Prefab home startup gets $14M from investors, then moves headquarters to San Diego

Prefab home startup gets $14M from investors, then moves headquarters to San Diego

Construction tech startup plans to hire 40 at new Bird Rock HQ

A Northern California startup that designs and makes high-tech, prefabricated houses is moving its entire executive staff — and their families — to San Diego, where the company is setting up new headquarters with a fresh focus on software.
The startup, Dvele (pronounced deh-VELL), just closed on a $14 million round of cash from Texas investors Crescent Real Estate, the company announced Thursday. With the new funds, they’re moving from Santa Rosa to Bird Rock. Dvele plans to hire 40 people in San Diego over the next year to build up a software engineering team, along with a sales and marketing staff.
The company, founded in 2017, uses their back-end software to design and build luxury homes that are factory-built and then quickly assembled on site. Dvele’s homes are loaded with high-end technology meant to help homeowners take care of their property. The houses have things like sensors that detect moisture in the walls and particulate counts in the air.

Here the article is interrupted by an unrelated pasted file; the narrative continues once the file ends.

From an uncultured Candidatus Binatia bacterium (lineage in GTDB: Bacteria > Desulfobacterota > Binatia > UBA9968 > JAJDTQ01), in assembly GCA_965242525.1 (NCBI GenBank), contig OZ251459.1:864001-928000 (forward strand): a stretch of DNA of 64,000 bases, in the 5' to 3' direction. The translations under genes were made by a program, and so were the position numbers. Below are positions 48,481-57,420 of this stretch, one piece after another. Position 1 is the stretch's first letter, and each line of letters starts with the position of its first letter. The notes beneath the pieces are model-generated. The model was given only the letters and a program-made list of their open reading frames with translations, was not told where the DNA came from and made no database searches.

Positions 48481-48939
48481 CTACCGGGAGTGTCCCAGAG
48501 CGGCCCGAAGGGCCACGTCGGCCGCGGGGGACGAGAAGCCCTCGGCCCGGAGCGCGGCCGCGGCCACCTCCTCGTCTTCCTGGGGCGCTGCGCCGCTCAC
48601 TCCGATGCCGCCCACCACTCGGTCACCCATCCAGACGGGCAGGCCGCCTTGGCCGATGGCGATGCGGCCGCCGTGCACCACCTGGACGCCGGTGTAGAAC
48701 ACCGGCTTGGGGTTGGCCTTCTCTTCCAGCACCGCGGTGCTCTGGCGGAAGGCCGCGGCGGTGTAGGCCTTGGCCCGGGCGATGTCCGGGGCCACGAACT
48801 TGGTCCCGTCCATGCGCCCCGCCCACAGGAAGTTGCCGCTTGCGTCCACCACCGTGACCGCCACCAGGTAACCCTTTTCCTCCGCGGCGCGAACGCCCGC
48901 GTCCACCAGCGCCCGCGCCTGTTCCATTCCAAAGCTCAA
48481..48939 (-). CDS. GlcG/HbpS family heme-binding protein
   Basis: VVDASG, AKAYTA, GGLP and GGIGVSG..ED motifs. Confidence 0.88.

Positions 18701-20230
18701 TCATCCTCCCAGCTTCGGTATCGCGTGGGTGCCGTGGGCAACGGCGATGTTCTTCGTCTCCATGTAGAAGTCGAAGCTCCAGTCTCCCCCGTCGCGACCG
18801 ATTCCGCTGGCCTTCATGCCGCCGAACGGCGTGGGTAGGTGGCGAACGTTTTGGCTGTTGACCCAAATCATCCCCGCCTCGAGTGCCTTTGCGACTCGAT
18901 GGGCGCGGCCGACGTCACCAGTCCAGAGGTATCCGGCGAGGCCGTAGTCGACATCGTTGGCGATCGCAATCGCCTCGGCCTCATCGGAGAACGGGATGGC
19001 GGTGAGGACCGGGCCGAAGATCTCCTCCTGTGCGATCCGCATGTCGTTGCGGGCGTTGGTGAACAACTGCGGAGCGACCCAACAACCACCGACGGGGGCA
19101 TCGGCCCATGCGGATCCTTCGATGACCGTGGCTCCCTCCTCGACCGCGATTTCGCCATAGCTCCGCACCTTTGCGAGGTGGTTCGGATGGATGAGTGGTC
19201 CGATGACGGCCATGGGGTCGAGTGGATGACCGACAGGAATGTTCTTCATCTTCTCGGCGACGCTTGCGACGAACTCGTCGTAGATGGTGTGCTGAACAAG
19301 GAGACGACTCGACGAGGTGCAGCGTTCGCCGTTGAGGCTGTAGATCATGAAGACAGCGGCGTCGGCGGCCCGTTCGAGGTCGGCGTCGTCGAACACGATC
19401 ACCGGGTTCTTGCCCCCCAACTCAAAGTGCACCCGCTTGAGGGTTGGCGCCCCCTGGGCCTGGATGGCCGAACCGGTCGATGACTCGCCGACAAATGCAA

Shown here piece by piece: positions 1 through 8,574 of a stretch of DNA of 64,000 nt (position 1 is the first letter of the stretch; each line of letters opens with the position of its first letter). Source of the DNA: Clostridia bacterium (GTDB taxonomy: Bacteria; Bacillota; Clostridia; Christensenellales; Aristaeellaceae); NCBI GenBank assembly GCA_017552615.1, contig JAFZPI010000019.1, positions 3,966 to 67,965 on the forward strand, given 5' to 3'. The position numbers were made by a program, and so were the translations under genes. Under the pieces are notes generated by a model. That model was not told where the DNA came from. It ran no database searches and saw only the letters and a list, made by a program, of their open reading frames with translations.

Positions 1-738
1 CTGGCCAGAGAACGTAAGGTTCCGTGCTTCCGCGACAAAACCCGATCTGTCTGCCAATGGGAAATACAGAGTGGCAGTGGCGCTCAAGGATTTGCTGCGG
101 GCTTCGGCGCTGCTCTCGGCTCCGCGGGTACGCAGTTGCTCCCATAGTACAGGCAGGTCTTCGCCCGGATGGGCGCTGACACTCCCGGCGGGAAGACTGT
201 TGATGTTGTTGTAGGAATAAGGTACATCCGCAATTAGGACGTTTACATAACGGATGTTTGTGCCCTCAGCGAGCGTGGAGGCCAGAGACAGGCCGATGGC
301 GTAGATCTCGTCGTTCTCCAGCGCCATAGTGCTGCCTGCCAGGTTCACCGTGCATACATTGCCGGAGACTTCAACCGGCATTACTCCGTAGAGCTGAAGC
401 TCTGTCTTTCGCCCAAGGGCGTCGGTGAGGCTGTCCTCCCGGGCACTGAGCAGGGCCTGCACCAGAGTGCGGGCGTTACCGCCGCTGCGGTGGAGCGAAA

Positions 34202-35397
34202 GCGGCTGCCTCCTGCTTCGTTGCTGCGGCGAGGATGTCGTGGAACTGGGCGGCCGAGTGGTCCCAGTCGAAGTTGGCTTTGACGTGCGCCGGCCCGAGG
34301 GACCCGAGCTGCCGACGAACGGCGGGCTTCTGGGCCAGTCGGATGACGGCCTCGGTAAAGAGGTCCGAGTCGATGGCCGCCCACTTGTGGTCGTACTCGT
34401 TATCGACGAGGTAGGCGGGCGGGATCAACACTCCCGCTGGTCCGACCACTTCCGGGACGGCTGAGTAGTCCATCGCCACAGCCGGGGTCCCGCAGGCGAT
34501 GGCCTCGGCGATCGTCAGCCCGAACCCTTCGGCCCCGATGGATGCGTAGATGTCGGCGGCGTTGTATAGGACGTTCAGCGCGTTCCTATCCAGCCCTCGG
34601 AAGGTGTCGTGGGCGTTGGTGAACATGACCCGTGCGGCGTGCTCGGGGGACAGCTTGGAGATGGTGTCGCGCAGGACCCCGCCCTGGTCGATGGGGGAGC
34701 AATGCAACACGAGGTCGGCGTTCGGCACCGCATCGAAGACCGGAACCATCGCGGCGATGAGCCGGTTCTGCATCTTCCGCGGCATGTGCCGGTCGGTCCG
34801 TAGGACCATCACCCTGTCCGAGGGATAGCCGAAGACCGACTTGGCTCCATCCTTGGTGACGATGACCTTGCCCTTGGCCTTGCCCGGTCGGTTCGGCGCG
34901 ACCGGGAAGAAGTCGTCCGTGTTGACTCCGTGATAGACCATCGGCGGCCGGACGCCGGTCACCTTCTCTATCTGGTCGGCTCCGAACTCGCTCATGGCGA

Homeowners should be notified when their houses need care, just like cars remind drivers of necessary maintenance, said CEO and co-founder Kurt Goodjohn.

“An Audi will have a check engine light on if you need maintenance, but most homes don’t have anything like that,” Goodjohn said.
Prefab, modular construction companies like Dvele have been rising in popularity in recent years. Bay Area startup Katerra, a similar construction startup trying to upend the building industry, has raised $1.2 billion in venture funding since its 2015 launch. While Katerra focuses on apartments and other multifamily construction, Dvele is specializing in single family homes.

The company is building out its software department to allow buyers to design their homes online, much like the tool Tesla offers its customers to design their own vehicles.
Dvele’s homes are currently targeted to high-end buyers, Goodjohn said, usually running around $1 million for buyers. The company currently has three clients building homes in northern San Diego.
Dvele brought in $6 million in revenue in 2018, and expects to more than triple that figure to $20 million by the end of 2019.

What will they do in San Diego?

Goodjohn said the company considered several cities for its headquarters: San Francisco, Austin, Los Angeles and Portland to name a few. But remembering his visits to San Diego earlier in his career, Goodjohn suggested the city to his team and everyone was “immediately on board.”
“Los Angeles has blown up and a lot of tech companies have gone south,” Goodjohn said. “San Diego is the next place, and it’s the best place.”
The company just signed a lease in Bird Rock right off La Jolla Boulevard in the old Maitre D building, about one block from the beach. The company also has a “production foundry” in Loma Linda. All locations combined, Dvele employs 100 people today and plans to “aggressively grow” that to around 240 total.